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Standard Retirement Services, Inc. v. Kentucky Bancshares, Inc.

United States District Court, E.D. Kentucky, Central Division, Lexington

September 24, 2014



DANNY C. REEVES, District Judge.

This declaratory judgment action is pending for consideration of the motions to dismiss filed by defendants Kentucky Bancshares, Inc. ("Kentucky Bank"), Stoll Keenon Ogden PLLC ("SKO"), and Sharon Mattingly. [Record Nos. 4, 6] Plaintiff Standard Retirement Services, Inc. ("Standard") opposes the motions. [Record Nos. 8-9] Standard also moves the Court to disqualify defense counsel due to an alleged conflict of interest and to suspend the Court's summary judgment determination until the motion to disqualify has been considered. [Record Nos. 20, 21] For the reasons discussed below, the defendants' motions will be granted and the plaintiff's motions will be denied.


The controversy arises following the termination of the Kentucky Bancshares, Inc. Retirement Plan and Trust (the "Plan"). [Record No. 1, p. 5] Standard provided retirement, ministerial, and actuarial services for Kentucky Bank, including those concerning the Plan. [ Id. ] Standard also assisted Kentucky Bank and its legal counsel, SKO, when Kentucky Bank endeavored to terminate the Plan. [ Id. ] The Plan terminated on December 31, 2008. [Record No. 4-1, p. 2]

In its capacity as federal regulatory agency, the Pension Benefit Guaranty Corporation ("PBGC") audited Kentucky Bank's Plan termination. [Record No. 4-1, p. 2] On April 8, 2011, following an administrative proceeding, PBGC issued a determination letter summarizing its findings and identifying several problems with the termination method. [Record No. 1, p. 3] Kentucky Bank was directed to distribute approximately $1.3 million in additional assets to Plan participants. [Record No. 4-1, p. 2] At that time, Kentucky Bank and Standard agreed to toll any potential claims regarding the Plan termination. [Record No. 1, p. 6] Kentucky Bank requested that PBGC reconsider its decision; however, on May 9, 2012, PBGC issued a final determination affirming its initial findings. [ Id. at p. 4] On May 23, 2013, PBGC filed suit against Kentucky Bank in this Court, demanding that Kentucky Bank distribute the additional assets. [ Id. ] See Pension Benefit Guar. Corp. v. Ky. Bancshares, Inc., 2014 U.S. Dist. LEXIS 34224 (E.D. Ky. 2014). SKO represented Kentucky Bank in the action, which has been dismissed on summary judgment and affirms PBGC's determination. [Record No. 4-1, p. 3] Pension Benefit, 2014 U.S. Dist. LEXIS 34224 at *30. Standard was not made a party to the action between PBGC and Kentucky Bank. [ Id. ]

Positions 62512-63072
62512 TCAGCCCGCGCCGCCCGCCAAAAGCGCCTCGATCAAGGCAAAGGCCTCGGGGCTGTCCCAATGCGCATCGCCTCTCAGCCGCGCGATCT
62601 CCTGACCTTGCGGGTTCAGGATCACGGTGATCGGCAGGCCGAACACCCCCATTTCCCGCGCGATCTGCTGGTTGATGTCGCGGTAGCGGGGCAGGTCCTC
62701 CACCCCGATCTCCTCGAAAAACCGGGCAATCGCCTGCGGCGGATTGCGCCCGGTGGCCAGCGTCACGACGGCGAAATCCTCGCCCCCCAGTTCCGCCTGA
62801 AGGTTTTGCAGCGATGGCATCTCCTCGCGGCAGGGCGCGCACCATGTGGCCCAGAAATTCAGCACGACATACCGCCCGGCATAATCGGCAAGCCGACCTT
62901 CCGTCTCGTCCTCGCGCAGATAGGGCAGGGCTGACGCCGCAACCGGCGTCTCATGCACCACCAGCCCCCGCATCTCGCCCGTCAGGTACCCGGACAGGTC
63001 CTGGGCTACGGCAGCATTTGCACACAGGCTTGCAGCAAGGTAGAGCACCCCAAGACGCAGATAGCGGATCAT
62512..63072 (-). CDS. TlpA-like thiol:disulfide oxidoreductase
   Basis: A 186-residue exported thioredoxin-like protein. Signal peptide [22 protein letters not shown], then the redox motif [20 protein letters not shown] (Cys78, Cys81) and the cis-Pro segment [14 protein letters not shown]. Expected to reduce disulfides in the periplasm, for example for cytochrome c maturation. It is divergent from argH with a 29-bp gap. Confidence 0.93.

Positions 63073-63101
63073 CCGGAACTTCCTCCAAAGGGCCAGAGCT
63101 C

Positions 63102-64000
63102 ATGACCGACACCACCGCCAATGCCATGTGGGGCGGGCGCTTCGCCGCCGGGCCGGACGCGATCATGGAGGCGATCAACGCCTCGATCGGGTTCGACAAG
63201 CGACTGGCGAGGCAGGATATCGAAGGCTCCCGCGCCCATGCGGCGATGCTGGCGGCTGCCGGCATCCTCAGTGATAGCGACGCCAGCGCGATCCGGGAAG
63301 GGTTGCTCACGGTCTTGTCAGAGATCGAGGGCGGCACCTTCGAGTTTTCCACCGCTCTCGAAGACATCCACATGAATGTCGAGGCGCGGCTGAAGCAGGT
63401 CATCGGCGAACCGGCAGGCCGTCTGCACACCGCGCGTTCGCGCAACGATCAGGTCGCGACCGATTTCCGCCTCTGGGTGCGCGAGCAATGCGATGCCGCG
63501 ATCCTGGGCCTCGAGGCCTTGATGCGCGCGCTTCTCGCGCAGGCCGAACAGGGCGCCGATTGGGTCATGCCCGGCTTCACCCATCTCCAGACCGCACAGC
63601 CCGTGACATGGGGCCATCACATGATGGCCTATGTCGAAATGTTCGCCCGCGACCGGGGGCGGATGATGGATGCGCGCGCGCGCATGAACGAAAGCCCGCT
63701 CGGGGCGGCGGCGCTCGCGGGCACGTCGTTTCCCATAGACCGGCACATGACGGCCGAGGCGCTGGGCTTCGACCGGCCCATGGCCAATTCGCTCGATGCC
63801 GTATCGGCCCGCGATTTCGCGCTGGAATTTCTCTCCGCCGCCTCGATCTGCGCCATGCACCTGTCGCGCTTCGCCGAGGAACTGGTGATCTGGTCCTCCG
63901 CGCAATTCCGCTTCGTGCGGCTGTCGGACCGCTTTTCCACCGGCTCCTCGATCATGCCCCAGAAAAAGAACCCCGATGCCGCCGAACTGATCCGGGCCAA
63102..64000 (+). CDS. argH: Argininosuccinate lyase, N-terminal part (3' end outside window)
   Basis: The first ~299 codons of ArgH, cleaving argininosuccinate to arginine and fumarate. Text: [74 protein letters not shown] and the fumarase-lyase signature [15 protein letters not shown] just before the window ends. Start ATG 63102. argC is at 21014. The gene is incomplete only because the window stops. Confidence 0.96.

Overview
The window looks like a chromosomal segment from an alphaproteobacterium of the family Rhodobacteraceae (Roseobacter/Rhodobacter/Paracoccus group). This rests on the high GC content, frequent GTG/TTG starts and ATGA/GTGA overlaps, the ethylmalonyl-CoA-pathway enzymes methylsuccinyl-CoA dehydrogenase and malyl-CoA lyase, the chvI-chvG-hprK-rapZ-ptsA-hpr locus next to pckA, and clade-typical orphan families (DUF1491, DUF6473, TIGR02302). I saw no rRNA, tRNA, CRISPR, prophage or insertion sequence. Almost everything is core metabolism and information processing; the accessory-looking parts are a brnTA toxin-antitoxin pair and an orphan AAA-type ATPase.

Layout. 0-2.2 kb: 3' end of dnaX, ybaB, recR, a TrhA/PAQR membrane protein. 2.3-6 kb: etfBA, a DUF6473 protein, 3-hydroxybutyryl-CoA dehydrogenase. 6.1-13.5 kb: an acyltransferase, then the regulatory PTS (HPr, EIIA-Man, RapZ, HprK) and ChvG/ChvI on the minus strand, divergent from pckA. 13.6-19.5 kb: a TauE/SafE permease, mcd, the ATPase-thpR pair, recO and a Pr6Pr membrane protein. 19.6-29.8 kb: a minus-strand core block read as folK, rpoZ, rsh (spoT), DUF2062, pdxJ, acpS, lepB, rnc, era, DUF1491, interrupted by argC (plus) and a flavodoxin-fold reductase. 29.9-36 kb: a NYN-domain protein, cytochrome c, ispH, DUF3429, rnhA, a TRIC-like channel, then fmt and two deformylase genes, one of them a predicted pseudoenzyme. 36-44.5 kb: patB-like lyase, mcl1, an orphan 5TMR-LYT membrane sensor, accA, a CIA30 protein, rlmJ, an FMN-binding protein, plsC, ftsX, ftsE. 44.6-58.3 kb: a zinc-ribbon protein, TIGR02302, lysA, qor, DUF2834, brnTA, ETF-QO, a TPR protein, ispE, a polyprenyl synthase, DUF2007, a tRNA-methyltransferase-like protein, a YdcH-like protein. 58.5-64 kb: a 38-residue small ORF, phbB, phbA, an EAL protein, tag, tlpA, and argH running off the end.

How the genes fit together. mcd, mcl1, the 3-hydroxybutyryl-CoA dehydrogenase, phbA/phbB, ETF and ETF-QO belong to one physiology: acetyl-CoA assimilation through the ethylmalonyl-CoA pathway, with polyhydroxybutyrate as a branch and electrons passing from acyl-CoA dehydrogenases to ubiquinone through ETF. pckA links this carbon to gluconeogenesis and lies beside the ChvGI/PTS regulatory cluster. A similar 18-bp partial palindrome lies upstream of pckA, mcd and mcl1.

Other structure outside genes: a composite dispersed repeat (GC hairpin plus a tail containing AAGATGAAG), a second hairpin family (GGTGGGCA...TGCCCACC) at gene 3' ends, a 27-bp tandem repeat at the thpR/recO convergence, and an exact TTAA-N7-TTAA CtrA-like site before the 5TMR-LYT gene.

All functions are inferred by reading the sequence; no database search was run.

On January 27, 2014, Standard initiated this action under 28 U.S.C. § 2201. [Record No. 1, p. 1] The plaintiff seeks a declaration that it is not liable to Kentucky Bank for defense costs or judgment imposed in the earlier action or, in the alternative, that Standard is entitled to indemnification from SKO and Mattingly for any liability. [ Id. at p. 7] Thus, the declarations require a determination of liability and indemnity.[1] Because an indemnity adjudication would derive from a finding of liability, the Court will consider the issues together. The defendants assert that a declaratory judgment action to litigate non-liability is impermissible under federal law. As a result, they have moved the Court to dismiss this matter for lack of subject-matter jurisdiction. [Record No. 4-1, p. 4] The defendants also argue that the issues are not ripe, pending a determination by this Court in the PBGC action. [Record No. 4-1, p. 6] However, as the earlier action was dismissed on summary judgment grounds in May, 2014, this argument is moot.[2] Pension Benefit, 2014 U.S. Dist. LEXIS 34224.


Kentucky Bank and SKO move this Court to dismiss for lack of subject matter jurisdiction. This case unquestionably meets the basic standard for diversity jurisdiction under 28 U.S.C. § 1332. Each defendant is a citizen of the Commonwealth of Kentucky and the plaintiff is a citizen of Oregon. [Record No. 1, p. 3] Further, the amount in controversy exceeds $1.3 million. [ Id. ]

However, even when a claim otherwise satisfies subject matter prerequisites, district courts retain discretion to determine "whether and when to entertain an action under the Declaratory Judgment Act." Wilton v. Seven Falls Co., 515 U.S. 277, 282 (1995). The Declaratory Judgment Act, 28 U.S.C. §§ 2201 et seq. (the "Act"), provides that "any court of the United States, upon the filing of an appropriate pleading, may declare the rights and other legal relations of any interested party seeking such declaration." 28 U.S.C. § 2201(a). The Act "confers discretion on courts, not rights on litigants, " and the "propriety of issuing a declaratory judgment may depend on equitable considerations." American Home Assurance Co. v. Evans, 791 F.2d 61, 64 (6th Cir. 1986) (citing Green v. Mansour, 474 U.S. 64 (1985)). Thus, this Court is under no compulsion to exercise jurisdiction.

The Sixth Circuit has articulated five factors to guide a district court in determining whether to exercise jurisdiction under the Act. Those factors are whether:

1. the declaratory action would settle the controversy;
2. the declaratory action would serve a useful purpose in clarifying the legal relations in issue;
3. the declaratory remedy is being used merely for the purpose of procedural fencing' or to provide an arena for a race for res judicata; '
4. the use of a declaratory action would increase friction between our federal and state courts and improperly ...

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